Some say tradition is what this university needs most, and many alumni, faculty and current students agree with this notion. In other words, the school should forget about all the other important stuff (like the law school, tuition rates and faculty salaries) and concentrate on equipping the students with those special memories of annual events that will linger in the students’ memories for decades.
However, in order for this to take place, the university needs to begin providing its students with some quality events that the students can participate in. It will be something everyone will appreciate with good spirits and positive attitudes. What a great idea this is. How untainted and, literally, collegiate.
So it is very appropriate that the Associated Students Federation (ASF) Forum has attempted to initiate the beginning of annual traditions for the school and its student body. “But wait,” you might be asking yourself. “Is ASF really capable of completing that task?”
Well of course they ARE NOT.
Let’s bring everyone up to speed. Just last week, the voting members of ASF decided to spend $750 on a group of rowdy fans. ASF agreed to send these fanatics, as enthusiastic and supportive as they may be, to New York to support the men’s volleyball quest for the national championship. But instead of contributing to the entire student body with something everyone can enjoy, ASF decided to provide only a handful of lucky students with this opportunity.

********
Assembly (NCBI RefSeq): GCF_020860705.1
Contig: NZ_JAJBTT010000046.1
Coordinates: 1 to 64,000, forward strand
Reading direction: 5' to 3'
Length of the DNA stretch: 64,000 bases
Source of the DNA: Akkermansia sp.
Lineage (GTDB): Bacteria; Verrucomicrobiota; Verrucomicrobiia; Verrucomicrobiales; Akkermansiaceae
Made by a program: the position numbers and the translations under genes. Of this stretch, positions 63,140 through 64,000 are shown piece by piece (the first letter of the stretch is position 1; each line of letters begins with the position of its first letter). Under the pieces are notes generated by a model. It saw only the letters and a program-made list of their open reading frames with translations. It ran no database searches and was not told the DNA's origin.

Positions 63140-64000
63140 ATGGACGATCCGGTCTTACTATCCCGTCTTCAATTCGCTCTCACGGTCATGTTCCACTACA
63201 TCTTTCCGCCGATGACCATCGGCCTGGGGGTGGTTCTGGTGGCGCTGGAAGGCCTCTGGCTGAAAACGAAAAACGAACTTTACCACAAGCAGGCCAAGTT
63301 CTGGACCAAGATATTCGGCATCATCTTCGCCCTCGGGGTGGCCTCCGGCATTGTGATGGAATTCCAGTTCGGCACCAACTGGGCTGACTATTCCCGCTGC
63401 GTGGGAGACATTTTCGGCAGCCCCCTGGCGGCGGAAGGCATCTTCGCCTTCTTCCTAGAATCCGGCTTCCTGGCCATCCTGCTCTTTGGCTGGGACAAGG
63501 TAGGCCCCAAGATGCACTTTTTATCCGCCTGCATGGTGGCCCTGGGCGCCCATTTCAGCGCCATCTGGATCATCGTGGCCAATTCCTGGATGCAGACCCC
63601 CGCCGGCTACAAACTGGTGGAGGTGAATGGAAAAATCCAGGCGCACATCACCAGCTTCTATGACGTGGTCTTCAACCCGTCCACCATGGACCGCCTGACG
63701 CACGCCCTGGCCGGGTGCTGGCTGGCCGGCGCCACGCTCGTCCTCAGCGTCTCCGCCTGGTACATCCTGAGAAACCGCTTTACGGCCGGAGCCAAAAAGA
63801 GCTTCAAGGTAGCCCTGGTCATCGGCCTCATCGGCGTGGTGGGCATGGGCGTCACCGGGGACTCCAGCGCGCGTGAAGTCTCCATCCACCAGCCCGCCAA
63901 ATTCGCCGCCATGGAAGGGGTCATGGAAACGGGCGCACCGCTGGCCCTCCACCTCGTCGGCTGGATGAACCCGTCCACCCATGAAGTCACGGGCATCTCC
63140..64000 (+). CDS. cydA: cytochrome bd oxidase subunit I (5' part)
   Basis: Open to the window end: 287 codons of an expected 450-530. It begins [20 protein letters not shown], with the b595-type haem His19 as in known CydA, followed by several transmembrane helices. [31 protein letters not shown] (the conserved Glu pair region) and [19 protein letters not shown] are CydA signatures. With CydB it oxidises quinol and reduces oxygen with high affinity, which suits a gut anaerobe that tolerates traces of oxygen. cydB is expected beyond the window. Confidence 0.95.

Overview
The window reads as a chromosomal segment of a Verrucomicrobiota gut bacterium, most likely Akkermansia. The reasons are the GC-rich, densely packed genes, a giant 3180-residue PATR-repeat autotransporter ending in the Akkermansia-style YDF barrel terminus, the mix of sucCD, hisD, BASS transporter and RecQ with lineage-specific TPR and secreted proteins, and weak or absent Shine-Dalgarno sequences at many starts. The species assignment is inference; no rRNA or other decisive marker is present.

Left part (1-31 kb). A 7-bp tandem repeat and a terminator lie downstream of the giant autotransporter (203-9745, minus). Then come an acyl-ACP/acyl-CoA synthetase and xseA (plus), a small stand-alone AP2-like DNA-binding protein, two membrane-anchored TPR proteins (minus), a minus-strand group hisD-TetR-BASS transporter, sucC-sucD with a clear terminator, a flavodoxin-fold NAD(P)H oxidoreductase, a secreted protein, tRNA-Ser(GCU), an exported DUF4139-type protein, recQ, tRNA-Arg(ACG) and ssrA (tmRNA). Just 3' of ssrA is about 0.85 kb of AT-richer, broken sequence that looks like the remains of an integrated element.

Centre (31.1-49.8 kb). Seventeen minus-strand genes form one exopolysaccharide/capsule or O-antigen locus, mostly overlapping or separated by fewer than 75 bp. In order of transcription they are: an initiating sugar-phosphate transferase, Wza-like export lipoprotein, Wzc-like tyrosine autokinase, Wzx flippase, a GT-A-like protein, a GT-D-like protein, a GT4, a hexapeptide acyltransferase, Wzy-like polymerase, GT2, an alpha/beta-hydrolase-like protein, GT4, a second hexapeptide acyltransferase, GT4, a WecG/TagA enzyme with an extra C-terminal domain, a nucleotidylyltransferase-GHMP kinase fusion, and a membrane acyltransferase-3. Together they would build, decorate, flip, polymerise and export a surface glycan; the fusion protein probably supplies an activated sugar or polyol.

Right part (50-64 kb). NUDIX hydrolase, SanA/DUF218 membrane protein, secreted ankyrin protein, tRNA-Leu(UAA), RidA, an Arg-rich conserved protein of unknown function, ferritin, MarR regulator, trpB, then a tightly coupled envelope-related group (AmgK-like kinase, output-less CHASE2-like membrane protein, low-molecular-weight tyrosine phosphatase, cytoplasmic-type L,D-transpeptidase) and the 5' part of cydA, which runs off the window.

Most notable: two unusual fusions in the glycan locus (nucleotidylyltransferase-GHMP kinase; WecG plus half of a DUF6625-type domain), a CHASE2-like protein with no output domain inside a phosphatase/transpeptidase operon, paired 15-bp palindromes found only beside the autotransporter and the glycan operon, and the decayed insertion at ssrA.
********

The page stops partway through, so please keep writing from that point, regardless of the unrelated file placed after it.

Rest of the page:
Everyone else has to get in line. Take a number because your turn is not for a while. Women’s volleyball team, that means you also. Your championships rings are never going to be entirely funded, even though you brought the most recognition to the university than its gotten in years. Go win another championship title and then maybe ASF will understand the significance of your accomplishments.
Also with the start of this new tradition, ASF has opened up the issue of its frivolous spending and infamous history with making poor decisions. These are the types of decisions that have gotten ASF into so much trouble in the past.
So, let the games begin.
How can the entire student body allow its own money to be funneled towards one small group of people?
The assistance in cheering on the men’s volleyball team was probably considered invaluable, but if funds are going to be handed out to send the most devoted fans all the way to New York, there should at least be some organized tryouts!
If the only requirement to receive ASF money includes dressing up like a clown, going into public and acting like a fool, then many students probably qualify for money to spend at their leisure.
Perhaps there should be auditions, otherwise how will we be sure the best clowns are going?
How is the remaining portion of the student body to know that their voice was properly represented in New York? Do those fans uphold the dignity of the student body or should we be concerned with the integrity and reputation of our university?
Cheering loudly at a volleyball game may be important, but does it really constitute spending so much cash? Students should demand that their money be spent in ways that will benefit all of the student body because, if not, ASF will soon be getting itself in over its head.
And haven’t we all learned enough already from ASF mistakes?